We're no GST police, Visa tells govt

We're no GST police, Visa tells govt

Summary: Visa has told the Productivity Commission in no uncertain terms that it cannot and will not enforce the collection of the goods and services tax (GST) on customers who purchase goods online from offshore sites for fear of legal and reputational ramifications.

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Visa has told the Productivity Commission in no uncertain terms that it cannot and will not enforce the collection of the goods and services tax (GST) on customers who purchase goods online from offshore sites for fear of legal and reputational ramifications.

In a letter addressed to the Productivity Commission, Adam Wand, Visa's head of Public Affairs, Australia, New Zealand and South Pacific, said that any plans to charge GST to customers at a card level presents a mammoth technical undertaking for the company.

Wand explained that when a Visa customer makes a purchase internationally, the payment is processed through the bank of the vendor receiving the payment (the acquiring bank). That bank sends a request for the purchase amount into the international processing system called VisaNet, which then approves the purchase. Wand said that the VisaNet system does not facilitate a detailed breakdown of a customer's purchase — an element crucial for applying GST to a purchased item.

"For example, a transaction between an Australian online shopper and an online trader based in Germany for $122.50 may be entered into VisaNet by a German acquiring bank.

"However, from this entry, it is not possible to extrapolate that the imposition of a 10 per cent GST levy would require the transaction to be increased by $12.25, as the original amount of $122.50 will have almost certainly have been made up of goods, some of which may have been and some of which may not have been subject to GST," Wand explained.

In order to collect GST payments, Visa would need to implement a complex data entry system for over 200 different jurisdictions, into which vendors would have to add the information necessary to collect GST on their sold items. Visa said that such a vendor-reliant system would not be accurate.

"It is almost certain that the GST amounts collected would frequently be incorrect. Equally, GST would likely be erroneously collected on a range of items that are considered GST exempt," Wand said in the letter.

"These errors would expose Visa to considerable and unacceptable legal and also reputational risk."

Overseas and online retailers who don't pay GST have drawn the ire of Australia's outspoken retailer community, including Gerry Harvey and Myer CEO Bernie Brookes. The Productivity Commission is examining the issue in its "Economic Structure and Performance Review".

Harvey has since decided to fight fire with fire, launching a daily deals site and an online store based out of southern China, which will dodge the GST.

Harvey set his online team a target of reaching $1 billion in revenue over the next decade, but stayed mum on how it would get there.

Topics: Government, E-Commerce, Government AU

Luke Hopewell

About Luke Hopewell

A fresh recruit onto the tech journalism battlefield, Luke Hopewell is eager to see some action. After a tour of duty in the belly of the Telstra beast, he is keen to report big stories on the enterprise beat. Drawing on past experience in radio, print and magazine, he plans to ask all the tough questions you want answered.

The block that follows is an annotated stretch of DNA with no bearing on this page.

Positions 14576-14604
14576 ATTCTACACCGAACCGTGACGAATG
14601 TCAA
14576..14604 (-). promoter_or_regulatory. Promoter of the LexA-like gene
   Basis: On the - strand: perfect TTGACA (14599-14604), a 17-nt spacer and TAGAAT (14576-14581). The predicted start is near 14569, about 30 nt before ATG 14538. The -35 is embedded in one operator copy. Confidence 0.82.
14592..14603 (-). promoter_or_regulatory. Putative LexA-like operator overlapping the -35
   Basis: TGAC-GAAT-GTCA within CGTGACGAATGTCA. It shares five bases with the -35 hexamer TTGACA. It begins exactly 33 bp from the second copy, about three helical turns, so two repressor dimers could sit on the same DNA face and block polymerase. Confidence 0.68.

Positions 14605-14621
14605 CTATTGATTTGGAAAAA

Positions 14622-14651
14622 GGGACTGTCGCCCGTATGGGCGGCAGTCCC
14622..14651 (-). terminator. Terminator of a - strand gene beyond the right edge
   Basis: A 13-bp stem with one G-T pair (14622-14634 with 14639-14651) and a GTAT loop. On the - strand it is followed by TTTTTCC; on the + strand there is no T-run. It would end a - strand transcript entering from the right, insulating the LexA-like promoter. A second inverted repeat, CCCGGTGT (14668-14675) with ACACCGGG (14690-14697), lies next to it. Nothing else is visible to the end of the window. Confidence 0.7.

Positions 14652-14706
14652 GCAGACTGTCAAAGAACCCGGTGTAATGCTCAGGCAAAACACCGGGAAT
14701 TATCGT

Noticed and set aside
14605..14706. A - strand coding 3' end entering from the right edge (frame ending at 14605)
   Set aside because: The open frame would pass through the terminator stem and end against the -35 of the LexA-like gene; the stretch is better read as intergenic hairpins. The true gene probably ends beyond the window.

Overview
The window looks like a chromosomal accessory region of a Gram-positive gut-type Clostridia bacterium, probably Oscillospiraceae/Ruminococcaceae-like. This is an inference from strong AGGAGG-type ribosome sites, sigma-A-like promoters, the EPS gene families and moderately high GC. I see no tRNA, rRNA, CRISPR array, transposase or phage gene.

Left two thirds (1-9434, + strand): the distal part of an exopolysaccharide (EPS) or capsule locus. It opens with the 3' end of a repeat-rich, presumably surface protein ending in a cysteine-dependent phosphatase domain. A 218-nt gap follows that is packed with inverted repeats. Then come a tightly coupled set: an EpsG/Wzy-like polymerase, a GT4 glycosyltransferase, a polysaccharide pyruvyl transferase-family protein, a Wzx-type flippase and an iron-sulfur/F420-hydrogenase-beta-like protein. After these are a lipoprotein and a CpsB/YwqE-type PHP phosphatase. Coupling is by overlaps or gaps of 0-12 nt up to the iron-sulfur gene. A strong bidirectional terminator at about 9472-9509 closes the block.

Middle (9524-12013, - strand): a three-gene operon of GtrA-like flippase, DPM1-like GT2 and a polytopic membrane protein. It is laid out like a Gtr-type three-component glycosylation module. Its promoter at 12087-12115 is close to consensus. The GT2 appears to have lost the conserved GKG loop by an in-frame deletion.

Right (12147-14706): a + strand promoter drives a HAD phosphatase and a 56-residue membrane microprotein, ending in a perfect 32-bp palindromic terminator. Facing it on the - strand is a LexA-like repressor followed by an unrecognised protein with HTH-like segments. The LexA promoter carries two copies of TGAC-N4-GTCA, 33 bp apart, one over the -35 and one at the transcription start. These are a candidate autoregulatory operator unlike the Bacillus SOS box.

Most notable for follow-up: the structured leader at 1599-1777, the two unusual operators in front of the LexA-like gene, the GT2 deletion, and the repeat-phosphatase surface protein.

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2 comments
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  • Oh come now, stop this endless and pointless whineing and griping about the GST. Traditional retailers need a plausible excuse so their shareholders do not hold their management responsible for declining retail sales. As the application or otherwise of the GST is beyond their control, it is a prefect excuse especially since they know that the government has no intention of changing anything, so the excuse will have a long life.
    The bottom line is that in a globalised world where Texas USA and Texas Queensland are effectively transparent to an online shopper, Australia's inefficient and productivity compromised economy simply does not have the capacity to compete. Applying or not the GST won't make one scintilla of difference. Our retail landscape will have to reinvent itself and whether retail in 2020 looks like retail in 1980, only time will tell.
    garthfreeman
  • so..if a person from australia buys something whilst overseas on credit card...he/she will pay tax on that product in that country and still taxed GST in Australia even if that Goods or service was consumed overseas.....lazy friggin government always tries to get everyone else to do their dirty work...and we all know its not about GST but the whingeing "Harvey Normans" of this country who still wan to make 300% on a product. I can get Quicksilver/Billabong/Ripcurl wetsuits (all australian companies) at half and sometimes 1/4 the price in the states of those charged in Australia...I stopped shopping at Harvey Useless about 10 years ago due to poor service....its about time companies stopped thinking that 300% profit is expected..expect 30%..no more...how about the Gov tries to get the real tax evaders..the tradesmen who say "10% disccount for cash" as they know that if they get cash they dont have to pay any tax on their goods and services (10% plus it wont appear on their income tax)...GST didnt stop that ...its still being rorted everywhere, restaurants, tradies etc...the only honest ones are PAYEE employees (cos we cant rip the system off like everyone else in the country is so we pay huge taxes to compensate)..if we can get goods o/s for cheaper then so be it...Its in my best interest to save as much as possible.
    michaelg2